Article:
He frowned and said, “You only heard one man speak?”

“That’s all. But there were two of them carrying me, and they dumped me face downwards in the road and got into the car again to run me over.”

Henry stiffened perceptibly. A beastly dream if it was a dream. And if it wasn’t.... He felt as if he was walking in the dark upon a road which might at any moment collapse. A preliminary tremor stirred the very ground upon which his foot rested, and at the next step he might become aware of an opening gulf. If Hilary’s life had really been attempted, there must be some strong motive behind the attempt. If the attempt had failed, the motive remained. If it was strong enough to impel murder once, would it not be strong enough again? He wished with all his heart he could be sure that it was all a dream.

He looked down at the stains on the front of Hilary’s dress and coat. She said that they had put her down on her face in the road. Her jumper was stained right up to the throat. He knew what he wanted to believe, but there is no help in believing what isn’t true. He said,

“Who do you think the two men were? Have you any idea?”

“Yes, of course I have. I think one of them was Mercer.”

“But not the one you heard speak?”

“No, not that one.”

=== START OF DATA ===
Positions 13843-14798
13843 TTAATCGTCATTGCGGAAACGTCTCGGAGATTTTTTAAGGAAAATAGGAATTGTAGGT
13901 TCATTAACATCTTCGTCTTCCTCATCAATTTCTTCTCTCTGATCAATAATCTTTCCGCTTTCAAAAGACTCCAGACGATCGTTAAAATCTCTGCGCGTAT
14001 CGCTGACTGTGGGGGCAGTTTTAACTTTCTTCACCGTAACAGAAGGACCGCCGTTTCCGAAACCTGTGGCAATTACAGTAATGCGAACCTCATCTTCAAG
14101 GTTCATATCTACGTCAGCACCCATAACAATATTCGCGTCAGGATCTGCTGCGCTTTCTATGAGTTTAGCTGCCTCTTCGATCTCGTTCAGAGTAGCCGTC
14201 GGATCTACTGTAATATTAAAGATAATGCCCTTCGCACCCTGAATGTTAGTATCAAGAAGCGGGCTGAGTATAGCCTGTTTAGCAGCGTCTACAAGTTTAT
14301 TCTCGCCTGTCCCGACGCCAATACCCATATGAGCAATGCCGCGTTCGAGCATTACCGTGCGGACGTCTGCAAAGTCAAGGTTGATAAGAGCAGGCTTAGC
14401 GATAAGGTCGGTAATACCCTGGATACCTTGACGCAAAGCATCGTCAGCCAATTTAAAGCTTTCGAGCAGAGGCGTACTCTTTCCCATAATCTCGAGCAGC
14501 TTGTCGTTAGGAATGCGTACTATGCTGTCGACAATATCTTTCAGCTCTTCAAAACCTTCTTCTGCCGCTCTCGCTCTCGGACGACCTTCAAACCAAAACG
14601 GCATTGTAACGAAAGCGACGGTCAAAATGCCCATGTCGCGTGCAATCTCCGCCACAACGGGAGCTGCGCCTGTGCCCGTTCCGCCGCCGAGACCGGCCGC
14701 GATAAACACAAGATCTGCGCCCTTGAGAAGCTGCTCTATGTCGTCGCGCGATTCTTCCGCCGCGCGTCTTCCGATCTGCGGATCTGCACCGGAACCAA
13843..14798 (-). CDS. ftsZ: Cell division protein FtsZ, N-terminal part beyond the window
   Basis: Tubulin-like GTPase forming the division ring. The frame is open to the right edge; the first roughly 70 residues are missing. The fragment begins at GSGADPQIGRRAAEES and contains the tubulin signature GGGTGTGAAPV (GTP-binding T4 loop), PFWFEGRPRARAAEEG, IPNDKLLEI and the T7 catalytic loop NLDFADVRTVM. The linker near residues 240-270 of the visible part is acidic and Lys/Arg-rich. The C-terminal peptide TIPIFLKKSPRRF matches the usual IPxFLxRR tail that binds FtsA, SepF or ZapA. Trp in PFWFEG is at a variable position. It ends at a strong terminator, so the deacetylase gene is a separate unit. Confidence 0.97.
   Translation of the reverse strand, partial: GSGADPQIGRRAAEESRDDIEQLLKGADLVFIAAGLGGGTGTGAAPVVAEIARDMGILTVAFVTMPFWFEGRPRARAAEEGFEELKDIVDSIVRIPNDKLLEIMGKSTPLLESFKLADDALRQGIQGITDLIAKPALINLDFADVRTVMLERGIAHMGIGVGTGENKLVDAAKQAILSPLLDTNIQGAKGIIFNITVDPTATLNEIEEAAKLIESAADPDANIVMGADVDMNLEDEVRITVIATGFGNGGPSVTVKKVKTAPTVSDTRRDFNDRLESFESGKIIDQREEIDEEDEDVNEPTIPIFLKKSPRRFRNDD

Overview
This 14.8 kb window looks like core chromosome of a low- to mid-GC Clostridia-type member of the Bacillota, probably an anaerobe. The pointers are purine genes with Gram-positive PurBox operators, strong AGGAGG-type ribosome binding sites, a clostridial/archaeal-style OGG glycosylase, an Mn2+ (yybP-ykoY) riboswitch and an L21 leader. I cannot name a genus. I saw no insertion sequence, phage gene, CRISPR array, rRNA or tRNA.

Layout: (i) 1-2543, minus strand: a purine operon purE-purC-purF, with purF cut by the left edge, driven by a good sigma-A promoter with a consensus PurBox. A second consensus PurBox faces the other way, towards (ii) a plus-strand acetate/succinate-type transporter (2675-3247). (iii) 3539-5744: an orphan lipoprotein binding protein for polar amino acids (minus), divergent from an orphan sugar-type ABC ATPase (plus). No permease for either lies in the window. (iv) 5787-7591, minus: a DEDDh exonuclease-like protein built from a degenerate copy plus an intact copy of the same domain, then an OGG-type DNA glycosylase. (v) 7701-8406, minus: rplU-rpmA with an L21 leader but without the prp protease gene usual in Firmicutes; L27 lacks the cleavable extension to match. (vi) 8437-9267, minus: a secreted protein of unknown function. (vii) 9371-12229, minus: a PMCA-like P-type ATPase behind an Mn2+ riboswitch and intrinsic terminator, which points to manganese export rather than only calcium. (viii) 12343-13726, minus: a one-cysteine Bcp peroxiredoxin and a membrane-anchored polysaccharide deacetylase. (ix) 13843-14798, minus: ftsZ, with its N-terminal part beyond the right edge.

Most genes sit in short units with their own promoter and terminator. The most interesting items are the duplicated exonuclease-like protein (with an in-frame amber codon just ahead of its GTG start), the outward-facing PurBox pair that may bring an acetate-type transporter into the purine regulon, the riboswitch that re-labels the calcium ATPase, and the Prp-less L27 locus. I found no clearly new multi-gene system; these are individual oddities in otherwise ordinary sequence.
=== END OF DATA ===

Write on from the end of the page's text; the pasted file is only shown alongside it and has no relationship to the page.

“Mercer wouldn’t have a car.”

He was arguing as if the thing was true instead of being fantastic.

“Oh no—the car belonged to the other man. It was a big car.” She gave a little shudder as she remembered it rushing down upon her. Then she said in a defiant voice, “It was Bertie Everton’s car. I’m sure it was.”

“What makes you say that? What have you got to go on?”

“Nothing—I’m just sure. And he did come round to the shop on purpose to tell you Mrs. Mercer was mad after she’d talked to me in the train.”

Henry felt a most overwhelming relief. He had very nearly swung over to believing in Hilary’s villains, but thank goodness he had been pulled up in time. The whole thing was fantastic. On this point at least he could bring proof.

“Look here, Hilary, you mustn’t go saying things like that—you’ll be getting yourself into trouble. And you’re wrong—it couldn’t have been Bertie Everton because he was in London.”

“Oh—did you see him?”

“No, but Marion did.”


“Marion saw him. You know you told me to ring her up and say I was bringing you home. Well, he’d just left her then. She was in a white rage about it. He rang her up at her shop. She only just managed to choke him off coming there, I gather, and when she got back to the flat he was waiting for her. So you see—you mayn’t like Bertie Everton, but he didn’t try and run you down. He’s got a perfectly good alibi.”

Hilary lifted her head with a jerk.

“I think Bertie Everton has too many alibis,” she said.